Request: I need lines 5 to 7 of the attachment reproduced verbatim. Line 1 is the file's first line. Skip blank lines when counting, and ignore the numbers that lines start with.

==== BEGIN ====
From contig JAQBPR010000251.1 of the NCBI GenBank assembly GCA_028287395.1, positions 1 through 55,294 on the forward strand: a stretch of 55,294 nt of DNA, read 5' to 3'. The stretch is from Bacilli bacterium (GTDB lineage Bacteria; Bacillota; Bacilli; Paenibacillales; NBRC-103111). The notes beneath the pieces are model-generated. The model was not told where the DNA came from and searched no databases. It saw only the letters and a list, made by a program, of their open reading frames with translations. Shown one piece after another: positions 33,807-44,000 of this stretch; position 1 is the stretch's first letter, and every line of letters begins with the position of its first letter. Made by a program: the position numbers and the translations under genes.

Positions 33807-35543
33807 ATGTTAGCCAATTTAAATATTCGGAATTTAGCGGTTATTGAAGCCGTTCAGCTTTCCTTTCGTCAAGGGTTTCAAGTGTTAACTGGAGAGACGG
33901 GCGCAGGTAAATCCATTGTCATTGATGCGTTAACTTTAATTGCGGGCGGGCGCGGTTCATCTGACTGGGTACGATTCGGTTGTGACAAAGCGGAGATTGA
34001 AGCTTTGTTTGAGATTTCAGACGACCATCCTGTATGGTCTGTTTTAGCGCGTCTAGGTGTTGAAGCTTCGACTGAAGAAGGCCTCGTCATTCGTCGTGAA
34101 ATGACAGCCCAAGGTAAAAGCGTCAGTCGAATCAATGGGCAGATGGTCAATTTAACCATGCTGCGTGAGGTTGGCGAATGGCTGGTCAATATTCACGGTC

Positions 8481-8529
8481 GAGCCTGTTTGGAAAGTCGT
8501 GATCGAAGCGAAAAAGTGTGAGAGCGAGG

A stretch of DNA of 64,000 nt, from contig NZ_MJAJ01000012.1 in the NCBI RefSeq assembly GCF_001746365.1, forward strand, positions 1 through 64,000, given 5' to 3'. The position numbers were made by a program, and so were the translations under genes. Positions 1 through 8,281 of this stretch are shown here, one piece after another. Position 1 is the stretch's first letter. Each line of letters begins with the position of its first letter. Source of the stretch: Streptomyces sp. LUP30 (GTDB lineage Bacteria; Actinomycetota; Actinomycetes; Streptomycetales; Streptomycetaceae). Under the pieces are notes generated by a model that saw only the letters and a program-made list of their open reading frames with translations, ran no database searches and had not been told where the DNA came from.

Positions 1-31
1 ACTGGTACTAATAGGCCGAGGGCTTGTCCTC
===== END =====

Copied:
34001 AGCTTTGTTTGAGATTTCAGACGACCATCCTGTATGGTCTGTTTTAGCGCGTCTAGGTGTTGAAGCTTCGACTGAAGAAGGCCTCGTCATTCGTCGTGAA
34101 ATGACAGCCCAAGGTAAAAGCGTCAGTCGAATCAATGGGCAGATGGTCAATTTAACCATGCTGCGTGAGGTTGGCGAATGGCTGGTCAATATTCACGGTC

Positions 8481-8529